In this week's Roundup, a housing complex is ordered to pay $55K for allegedly operating 16 illegal large-capacity cesspools. Plus, a Delaware farm is cited for $25K in FIFRA violations after allegedly failing to provide decontamination supplies to employees who worked in pesticide-treated areas.
The first of the chemical risk evaluations required by TSCA reform is now available. The first substance over the finish line is methylene chloride.
To ensure facilities and employees can return to work safely after COVID-19, OSHA issued a series of guidance memos tailored towards specific industries, such as manufacturing, meat processing, logistics, and construction.
Since coronavirus has swept through the US, EPA has begun issuing enforcement actions against those who unlawfully attempt to mislead the public by importing, manufacturing, distributing, and/or selling unregistered, potentially harmful disinfecting products.
Update 06/24/20: PHMSA announced today an extension of temporary reliefs from the Hazardous Materials Regulations for ground shipments of hand sanitizer. The extension notice adds rail transportation as covered by the temporary, which previously applied to highway shipments only.
With these twelve new webinar sessions, Lion makes it easier for professionals to safely complete required hazardous materials and hazardous waste training, maintain their professional credentials, and stay ahead of changing regulations.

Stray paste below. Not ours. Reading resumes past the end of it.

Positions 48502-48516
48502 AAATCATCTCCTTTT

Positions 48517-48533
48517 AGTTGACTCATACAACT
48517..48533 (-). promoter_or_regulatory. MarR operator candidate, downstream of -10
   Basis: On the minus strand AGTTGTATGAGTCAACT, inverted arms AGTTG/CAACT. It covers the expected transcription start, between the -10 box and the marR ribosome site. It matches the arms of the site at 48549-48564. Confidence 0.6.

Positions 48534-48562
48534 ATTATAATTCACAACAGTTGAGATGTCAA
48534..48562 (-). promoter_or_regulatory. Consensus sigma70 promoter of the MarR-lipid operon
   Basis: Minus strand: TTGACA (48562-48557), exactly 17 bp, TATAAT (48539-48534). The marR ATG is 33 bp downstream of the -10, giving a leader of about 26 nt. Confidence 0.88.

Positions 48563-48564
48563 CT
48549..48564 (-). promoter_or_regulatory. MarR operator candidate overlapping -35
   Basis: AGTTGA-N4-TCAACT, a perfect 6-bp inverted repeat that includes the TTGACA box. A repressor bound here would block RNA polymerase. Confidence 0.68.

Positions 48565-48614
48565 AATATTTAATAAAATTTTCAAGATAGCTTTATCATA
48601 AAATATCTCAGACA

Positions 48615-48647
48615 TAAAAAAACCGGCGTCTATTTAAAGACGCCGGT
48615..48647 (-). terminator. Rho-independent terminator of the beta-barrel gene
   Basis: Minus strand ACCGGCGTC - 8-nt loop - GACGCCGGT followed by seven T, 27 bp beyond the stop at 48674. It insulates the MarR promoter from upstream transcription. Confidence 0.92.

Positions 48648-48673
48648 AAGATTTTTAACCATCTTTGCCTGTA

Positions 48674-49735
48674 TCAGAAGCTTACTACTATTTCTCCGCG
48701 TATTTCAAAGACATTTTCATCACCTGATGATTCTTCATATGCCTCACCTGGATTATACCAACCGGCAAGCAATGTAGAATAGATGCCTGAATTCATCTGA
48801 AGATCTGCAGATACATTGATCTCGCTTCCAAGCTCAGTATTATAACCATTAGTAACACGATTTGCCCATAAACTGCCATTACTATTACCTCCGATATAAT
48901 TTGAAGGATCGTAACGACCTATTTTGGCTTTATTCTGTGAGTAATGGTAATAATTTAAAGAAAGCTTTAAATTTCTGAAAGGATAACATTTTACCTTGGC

On June 22, 2020, US EPA promulgated a Final Rule to add 172 per- and polyfluoroalkyl substances to the list of toxic chemicals subject to reporting under section 313 of the Emergency Planning and Community Right to Know Act (EPCRA).
Update: EPA's Final Rule to modernize the testing standards for ignitable hazardous wastes appeared in the Federal Register on July, 7, 2020. The Final Rule takes effect on September 8, 2020.
As if 2020 hasn’t been challenging enough, the last day to use the ORM-D classification for ground shipments is December 31, 2020.
Effective June 11, 2020, three newly adopted RCRA revisions are now in effect in Texas.
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In 1995, US EPA passed the Universal Waste Rule, which created relaxed standards for managing common hazardous wastes like light bulbs, batteries, mercury-containing equipment, and more. While universal wastes are subject to less stringent regulations than “fully-regulated” hazardous wastes, there are still rules to follow to manage them properly. Use this guide to spot and correct common universal waste errors before they result in a notice of violation during a Federal or State inspection.